Now that the “ice bucket challenge” has died down, there’s another challenge going around my Facebook feed this week.
People are asked to share 10 books that have “stuck with them” through the years, fiction or non-fiction, and tag their friends to post their list next.
(So I guess it’s not technically a TOP 10, but more like 10 of the most memorable or impactful.)
It’s been fascinating to see some people’s title selections, including many new books I’ve never heard of.
Time to add them to the reading list!
Here are mine, in no particular order:
Rich Dad Poor Dad
This was the book that started it all off for me. My roommate recommended it to me in college, and it was the first “business book” I ever read.
Even though there’s some drama about the author’s financial dealings and whether or not “Rich Dad” even existed, the message of investing for cash flow, building or buying assets, and working toward the B/I side of the “cash flow quadrant” all resonated with me.
This is a powerful parable about seeking first to deliver value in the world, rather than chasing dollars.
I thought it was going to be super cheesy, and maybe it is a little, but it’s really good! Definitely one of my faves.
The Millionaire Fastlane
This is another one I was initially turned off by, because of the scammy-sounding title and the car on the cover. If you can get over the author’s obsession with exotic cars (something I don’t have much interest in), the content is excellent.
He explains why the “traditional” method of investing in mutual funds for 40 years is a poor wealth accelerator, and why you may be better off investing in yourself/your business.
Great by Choice
I had two big takeaways from this Jim Collins book.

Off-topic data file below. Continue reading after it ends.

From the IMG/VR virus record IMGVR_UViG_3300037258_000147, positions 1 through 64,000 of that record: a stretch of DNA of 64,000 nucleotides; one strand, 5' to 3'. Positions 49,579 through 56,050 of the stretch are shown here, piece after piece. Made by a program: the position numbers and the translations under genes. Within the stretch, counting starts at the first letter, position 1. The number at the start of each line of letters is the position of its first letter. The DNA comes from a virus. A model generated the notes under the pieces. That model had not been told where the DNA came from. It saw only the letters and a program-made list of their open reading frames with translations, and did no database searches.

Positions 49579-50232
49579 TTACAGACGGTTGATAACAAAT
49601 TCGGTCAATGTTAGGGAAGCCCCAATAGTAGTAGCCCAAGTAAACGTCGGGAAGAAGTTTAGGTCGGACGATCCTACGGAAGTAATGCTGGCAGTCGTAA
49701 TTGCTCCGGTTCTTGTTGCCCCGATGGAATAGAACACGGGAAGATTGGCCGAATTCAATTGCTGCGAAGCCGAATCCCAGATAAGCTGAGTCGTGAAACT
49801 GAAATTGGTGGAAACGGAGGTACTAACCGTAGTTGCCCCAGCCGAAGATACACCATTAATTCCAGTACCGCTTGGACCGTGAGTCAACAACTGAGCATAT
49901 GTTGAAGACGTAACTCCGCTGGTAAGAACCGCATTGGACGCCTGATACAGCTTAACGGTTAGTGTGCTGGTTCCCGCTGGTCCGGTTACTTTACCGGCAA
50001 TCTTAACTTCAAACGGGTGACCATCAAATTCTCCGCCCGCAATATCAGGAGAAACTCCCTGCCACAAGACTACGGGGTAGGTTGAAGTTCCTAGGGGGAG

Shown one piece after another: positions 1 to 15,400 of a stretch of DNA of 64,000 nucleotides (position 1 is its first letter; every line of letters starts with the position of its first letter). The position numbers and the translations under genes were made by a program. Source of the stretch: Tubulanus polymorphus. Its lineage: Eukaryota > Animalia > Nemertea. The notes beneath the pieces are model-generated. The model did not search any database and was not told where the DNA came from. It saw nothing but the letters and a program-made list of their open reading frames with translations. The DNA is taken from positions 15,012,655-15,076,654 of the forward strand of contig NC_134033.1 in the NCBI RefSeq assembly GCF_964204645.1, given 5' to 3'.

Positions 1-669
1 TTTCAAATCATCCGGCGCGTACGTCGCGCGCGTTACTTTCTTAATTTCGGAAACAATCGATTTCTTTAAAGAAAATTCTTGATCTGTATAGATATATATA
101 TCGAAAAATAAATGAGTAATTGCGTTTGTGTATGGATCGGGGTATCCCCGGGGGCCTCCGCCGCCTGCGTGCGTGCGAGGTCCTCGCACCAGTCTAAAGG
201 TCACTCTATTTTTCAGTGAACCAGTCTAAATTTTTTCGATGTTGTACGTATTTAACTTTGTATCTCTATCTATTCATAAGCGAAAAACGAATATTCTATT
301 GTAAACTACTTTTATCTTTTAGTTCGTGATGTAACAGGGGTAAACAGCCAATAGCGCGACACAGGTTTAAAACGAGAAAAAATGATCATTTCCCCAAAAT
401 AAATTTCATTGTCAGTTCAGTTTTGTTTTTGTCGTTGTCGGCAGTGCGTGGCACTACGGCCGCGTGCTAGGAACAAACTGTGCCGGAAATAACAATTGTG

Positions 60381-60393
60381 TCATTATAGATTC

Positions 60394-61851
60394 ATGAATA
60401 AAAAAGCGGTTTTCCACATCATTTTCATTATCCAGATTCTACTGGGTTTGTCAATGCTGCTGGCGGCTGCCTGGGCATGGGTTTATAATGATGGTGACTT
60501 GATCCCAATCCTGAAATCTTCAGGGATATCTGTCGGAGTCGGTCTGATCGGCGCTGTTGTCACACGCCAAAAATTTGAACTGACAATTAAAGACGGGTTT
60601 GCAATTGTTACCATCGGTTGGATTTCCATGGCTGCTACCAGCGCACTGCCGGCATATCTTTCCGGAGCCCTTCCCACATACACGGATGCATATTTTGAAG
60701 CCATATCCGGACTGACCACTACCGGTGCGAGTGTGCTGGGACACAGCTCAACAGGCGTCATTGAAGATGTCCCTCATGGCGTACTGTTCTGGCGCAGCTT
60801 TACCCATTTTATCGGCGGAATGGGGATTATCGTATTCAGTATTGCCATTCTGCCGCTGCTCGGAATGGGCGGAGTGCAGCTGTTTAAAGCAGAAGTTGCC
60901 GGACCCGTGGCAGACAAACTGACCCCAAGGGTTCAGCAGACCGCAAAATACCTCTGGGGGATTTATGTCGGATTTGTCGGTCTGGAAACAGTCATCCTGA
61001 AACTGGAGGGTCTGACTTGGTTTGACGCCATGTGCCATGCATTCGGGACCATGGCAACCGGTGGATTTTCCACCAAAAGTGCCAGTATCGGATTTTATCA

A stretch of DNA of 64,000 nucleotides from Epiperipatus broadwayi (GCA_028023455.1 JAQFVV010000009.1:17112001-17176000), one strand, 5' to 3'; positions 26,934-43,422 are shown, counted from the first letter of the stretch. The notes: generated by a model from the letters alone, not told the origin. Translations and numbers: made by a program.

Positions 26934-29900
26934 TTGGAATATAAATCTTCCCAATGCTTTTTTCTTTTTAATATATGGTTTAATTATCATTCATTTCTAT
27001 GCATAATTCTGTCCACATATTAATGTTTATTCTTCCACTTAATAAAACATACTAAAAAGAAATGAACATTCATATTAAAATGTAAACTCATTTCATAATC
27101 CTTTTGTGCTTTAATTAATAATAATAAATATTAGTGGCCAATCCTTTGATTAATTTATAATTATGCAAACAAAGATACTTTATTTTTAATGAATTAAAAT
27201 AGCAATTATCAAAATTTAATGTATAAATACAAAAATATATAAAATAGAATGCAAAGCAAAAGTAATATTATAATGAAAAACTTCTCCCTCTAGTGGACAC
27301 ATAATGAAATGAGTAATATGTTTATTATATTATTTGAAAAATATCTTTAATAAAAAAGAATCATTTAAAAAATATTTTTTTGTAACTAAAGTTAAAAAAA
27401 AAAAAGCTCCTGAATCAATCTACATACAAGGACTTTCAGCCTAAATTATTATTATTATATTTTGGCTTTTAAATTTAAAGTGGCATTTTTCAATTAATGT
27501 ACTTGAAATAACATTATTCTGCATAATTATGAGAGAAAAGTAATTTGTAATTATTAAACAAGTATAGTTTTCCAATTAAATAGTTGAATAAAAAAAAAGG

The first is the concept of the 20 Mile March, which uses a turn-of-the-century South Pole expedition as a metaphor for making consistent progress toward your goals, day in and day out.
The second idea I loved in this book is the concept of “firing bullets, then cannonballs.” Collins uses this to describe taking small, testing, calibration-sized risks before going all-in on an unproven strategy.
The Rational Optimist
There’s plenty of gloom and doom to go around, but in this book author Matt Ridley makes the case for a more positive future.
He looks back at the crises of every era and how none of them came true.
An excellent supplement to this is Peter Diamandis’ TED Talk, on a Future of Abundance. He’ll definitely get you excited and feeling good about the future!
The Top 10 Distinctions Between Millionaires and the Middle Class
This is a short and sweet read that can help you identify some of your “poor” or “middle class” mindsets.
My biggest takeaway was related to evaluating risk. If the most likely outcome is positive, and you can live with worst-case outcome, maybe it’s worthwhile to take that calculated risk.
The E-Myth Revisited
Work on your business, rather than in it.
A hilarious account of a baseball season, told by the knuckleballing former Yankee Jim Bouton.
Had to have at least one baseball book on the list!
Banner in the Sky
This was one of my favorite books as a kid. It’s about climbing an “unclimbable” peak and not letting anything get in your way.
I’ve made a few summits, literally and figuratively, and this is a fun one.
Angels and Demons
Maybe this fast-paced thriller from Dan Brown is my guilty page-turning pleasure.
I loved all the history nerd stuff, the adventures around Rome and the Vatican, and the whole science vs. religion debate.
For me, this was all about the 80/20 rule of effort to output. What activities are REALLY driving the most results?
The “less is more” reminder of business books.
What I’m Reading Right Now
The last book I finished was Talk Like TED, which goes through the lessons and patterns of the most powerful TED talks.
(I spoke at a local TEDx event this weekend!)
What books would make your list? Which favorites did I miss?
Always looking for more great titles to add to my reading list!